For many students the task of working through lengthy course reading lists of text books can be a daunting one, contributing to a significant proportion of their workload. But it doesn't have to be like this! In the first place, reading lists typically consist of two kinds of books: those that are of primary significance for the course and those that are relatively unimportant. Establishing which are the key books is therefore clearly vital. In the second place, it is important to be aware that there isn't just one way of reading a book, i.e. plodding through it, one word at a time. Alternative methods are available which can be significantly faster and more effective and which can make the reading task much more stimulating.
In your approach to reading tasks consider the following:
- It is important to be engaged in purposeful, active reading. In other words, it helps your concentration if you have something you want to get from the book and if, for example, you are making notes as you go along.
- People can usually increase the speed at which their eyes scan the words on the page and with no detriment to comprehension. Indeed, comprehension can be improved at higher speeds because the brain is more actively engaged.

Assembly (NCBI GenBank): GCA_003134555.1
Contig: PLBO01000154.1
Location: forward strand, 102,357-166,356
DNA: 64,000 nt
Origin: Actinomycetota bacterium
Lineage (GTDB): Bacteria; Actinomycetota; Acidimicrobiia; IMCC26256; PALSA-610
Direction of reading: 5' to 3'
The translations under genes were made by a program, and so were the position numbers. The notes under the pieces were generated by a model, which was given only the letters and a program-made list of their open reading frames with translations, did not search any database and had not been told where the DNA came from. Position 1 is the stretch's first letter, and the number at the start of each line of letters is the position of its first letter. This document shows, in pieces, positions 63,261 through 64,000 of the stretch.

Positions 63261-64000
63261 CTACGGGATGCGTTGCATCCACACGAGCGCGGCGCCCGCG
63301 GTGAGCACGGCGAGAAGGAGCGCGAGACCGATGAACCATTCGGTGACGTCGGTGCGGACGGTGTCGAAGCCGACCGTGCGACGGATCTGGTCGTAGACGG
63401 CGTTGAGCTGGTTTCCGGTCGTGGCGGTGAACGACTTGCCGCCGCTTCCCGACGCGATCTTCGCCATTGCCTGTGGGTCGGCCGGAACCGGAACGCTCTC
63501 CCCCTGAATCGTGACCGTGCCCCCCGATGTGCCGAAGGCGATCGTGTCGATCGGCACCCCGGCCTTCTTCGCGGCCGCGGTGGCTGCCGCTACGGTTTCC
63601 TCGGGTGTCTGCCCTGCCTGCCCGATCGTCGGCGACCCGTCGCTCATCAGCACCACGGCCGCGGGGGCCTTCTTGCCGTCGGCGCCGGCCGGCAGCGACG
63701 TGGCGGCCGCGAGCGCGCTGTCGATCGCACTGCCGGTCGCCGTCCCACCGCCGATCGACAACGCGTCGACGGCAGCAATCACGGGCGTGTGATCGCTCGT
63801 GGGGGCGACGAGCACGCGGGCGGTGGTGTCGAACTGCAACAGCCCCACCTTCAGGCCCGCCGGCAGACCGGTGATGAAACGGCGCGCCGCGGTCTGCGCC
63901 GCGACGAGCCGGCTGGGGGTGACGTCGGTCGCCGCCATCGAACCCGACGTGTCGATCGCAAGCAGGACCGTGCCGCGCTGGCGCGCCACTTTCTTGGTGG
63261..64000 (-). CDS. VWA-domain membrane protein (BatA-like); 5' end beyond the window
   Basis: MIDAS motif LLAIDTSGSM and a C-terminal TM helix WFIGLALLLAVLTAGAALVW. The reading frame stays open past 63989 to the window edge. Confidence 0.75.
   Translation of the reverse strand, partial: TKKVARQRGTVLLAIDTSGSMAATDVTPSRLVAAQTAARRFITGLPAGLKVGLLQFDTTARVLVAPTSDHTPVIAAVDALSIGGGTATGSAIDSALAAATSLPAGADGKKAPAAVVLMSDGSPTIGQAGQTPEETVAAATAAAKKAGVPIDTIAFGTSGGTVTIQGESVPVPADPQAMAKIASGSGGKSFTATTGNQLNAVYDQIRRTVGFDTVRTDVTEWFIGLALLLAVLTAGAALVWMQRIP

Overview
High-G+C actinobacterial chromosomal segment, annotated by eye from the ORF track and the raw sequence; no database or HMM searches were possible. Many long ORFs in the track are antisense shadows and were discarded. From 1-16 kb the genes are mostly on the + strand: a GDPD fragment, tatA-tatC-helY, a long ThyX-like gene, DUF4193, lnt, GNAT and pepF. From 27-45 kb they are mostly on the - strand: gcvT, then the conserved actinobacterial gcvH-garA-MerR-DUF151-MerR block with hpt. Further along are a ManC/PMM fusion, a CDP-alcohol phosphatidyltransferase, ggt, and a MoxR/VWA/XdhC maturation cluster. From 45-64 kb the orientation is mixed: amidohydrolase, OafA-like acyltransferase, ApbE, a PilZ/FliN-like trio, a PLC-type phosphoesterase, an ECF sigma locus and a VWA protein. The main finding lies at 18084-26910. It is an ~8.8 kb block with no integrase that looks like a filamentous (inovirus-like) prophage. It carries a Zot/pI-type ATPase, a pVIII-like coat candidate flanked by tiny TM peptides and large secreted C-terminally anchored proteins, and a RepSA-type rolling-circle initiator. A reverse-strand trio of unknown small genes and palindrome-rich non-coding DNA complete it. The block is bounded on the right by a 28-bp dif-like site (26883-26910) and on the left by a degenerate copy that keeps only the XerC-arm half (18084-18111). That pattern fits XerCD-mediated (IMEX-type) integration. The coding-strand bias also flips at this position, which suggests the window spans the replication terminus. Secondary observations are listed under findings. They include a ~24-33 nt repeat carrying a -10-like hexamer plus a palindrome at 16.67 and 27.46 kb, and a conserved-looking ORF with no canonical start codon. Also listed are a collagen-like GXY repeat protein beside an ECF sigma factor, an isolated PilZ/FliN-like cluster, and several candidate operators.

- Another powerful way of aiding comprehension is to adopt a systematic method of traversing the written material at ever increasing levels of depth. For example, initially you might just read the chapter titles and the headings and sub-headings - this can give you a flavour of what the book is about. Next you might skim through the book, reading the introduction, conclusion, first and last paragraphs of each chapter and glancing at diagrams and illustrations. Only then would you begin your in-depth reading.
As a student you can spend a considerable amount of time reading text books and other written materials. This being the case, it is vital that you should examine your present methods of reading and see whether alternative methods might work better for you. Speed-reading strategies are based on the concept that the brain is capable of working at high speed and that plodding 'one-word-at-a-time' methods can seriously degrade its operations.
For further information on reading see:
- How to Read a Difficult Book (Virginia Tech)
SQ3R - a Reading and Study Skill System (Virginia Tech)